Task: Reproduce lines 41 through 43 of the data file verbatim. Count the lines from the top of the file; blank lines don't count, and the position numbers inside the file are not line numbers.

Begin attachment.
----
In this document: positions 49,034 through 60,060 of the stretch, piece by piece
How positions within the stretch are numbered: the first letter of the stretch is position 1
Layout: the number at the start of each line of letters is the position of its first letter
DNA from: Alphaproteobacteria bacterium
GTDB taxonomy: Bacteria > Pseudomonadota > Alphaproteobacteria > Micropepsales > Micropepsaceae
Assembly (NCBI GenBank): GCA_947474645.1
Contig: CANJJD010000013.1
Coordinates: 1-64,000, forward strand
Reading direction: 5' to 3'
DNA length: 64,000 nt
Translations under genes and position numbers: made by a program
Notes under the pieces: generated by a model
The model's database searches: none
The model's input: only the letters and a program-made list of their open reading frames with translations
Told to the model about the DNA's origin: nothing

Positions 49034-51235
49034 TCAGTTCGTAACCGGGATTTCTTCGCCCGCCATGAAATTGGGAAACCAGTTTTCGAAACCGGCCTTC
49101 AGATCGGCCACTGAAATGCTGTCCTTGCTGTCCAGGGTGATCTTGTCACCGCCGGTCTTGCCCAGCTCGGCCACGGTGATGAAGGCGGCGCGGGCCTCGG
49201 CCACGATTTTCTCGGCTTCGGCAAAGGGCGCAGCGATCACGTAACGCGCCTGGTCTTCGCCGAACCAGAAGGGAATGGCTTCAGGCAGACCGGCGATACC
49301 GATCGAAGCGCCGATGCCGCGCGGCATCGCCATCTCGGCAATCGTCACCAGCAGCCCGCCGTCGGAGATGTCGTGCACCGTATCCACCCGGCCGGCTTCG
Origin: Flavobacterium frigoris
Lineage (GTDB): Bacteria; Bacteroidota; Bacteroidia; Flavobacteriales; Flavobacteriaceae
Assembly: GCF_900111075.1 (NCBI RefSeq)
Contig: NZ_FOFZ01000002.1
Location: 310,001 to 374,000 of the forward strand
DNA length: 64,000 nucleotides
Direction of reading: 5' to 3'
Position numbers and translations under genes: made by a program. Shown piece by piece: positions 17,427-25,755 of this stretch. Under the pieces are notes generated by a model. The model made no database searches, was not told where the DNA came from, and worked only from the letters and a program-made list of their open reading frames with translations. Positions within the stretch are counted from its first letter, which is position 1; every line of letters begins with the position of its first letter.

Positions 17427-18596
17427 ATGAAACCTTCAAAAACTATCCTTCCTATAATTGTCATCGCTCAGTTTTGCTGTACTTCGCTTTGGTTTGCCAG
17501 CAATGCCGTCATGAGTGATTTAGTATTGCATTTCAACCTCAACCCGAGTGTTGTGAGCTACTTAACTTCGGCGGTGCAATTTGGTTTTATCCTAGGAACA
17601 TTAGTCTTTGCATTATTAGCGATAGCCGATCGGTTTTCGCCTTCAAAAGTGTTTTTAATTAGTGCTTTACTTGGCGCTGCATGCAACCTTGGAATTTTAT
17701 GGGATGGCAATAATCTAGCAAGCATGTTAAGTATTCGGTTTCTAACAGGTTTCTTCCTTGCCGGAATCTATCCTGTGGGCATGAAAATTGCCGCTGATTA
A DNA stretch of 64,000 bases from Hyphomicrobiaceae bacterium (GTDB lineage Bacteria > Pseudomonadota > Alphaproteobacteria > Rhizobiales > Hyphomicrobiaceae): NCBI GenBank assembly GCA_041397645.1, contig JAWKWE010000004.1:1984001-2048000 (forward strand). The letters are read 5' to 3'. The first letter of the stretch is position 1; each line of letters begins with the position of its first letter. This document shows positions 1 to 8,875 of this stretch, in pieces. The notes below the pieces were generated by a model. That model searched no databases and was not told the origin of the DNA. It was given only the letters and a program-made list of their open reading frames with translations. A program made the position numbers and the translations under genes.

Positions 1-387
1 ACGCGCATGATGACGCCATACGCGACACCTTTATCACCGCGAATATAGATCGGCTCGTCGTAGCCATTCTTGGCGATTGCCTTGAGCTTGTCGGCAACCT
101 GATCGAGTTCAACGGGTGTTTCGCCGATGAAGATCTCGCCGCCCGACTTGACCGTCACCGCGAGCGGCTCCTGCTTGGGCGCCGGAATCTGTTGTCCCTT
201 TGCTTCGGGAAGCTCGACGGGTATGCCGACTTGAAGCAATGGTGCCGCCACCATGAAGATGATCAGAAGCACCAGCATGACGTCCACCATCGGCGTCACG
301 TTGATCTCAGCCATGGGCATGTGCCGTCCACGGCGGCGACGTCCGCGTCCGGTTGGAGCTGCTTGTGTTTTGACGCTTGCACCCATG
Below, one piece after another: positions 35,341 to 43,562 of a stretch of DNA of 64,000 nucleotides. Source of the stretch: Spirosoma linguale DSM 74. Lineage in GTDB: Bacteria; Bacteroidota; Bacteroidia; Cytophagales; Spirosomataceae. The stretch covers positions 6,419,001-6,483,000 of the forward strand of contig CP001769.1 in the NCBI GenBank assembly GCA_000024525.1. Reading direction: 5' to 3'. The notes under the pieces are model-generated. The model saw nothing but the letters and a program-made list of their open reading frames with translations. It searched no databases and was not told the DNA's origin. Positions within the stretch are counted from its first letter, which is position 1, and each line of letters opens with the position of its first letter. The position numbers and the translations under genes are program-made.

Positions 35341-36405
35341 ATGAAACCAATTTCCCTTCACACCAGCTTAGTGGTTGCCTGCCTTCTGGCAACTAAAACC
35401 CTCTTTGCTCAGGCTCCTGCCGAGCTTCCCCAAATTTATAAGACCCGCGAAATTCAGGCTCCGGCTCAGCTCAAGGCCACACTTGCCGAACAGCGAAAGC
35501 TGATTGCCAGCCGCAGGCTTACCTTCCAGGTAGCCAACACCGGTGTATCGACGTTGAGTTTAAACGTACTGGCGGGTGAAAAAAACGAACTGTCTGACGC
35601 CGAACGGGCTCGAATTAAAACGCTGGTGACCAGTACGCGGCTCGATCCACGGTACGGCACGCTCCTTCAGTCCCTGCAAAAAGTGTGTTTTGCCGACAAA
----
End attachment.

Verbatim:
Positions 35341-36405
35341 ATGAAACCAATTTCCCTTCACACCAGCTTAGTGGTTGCCTGCCTTCTGGCAACTAAAACC
35401 CTCTTTGCTCAGGCTCCTGCCGAGCTTCCCCAAATTTATAAGACCCGCGAAATTCAGGCTCCGGCTCAGCTCAAGGCCACACTTGCCGAACAGCGAAAGC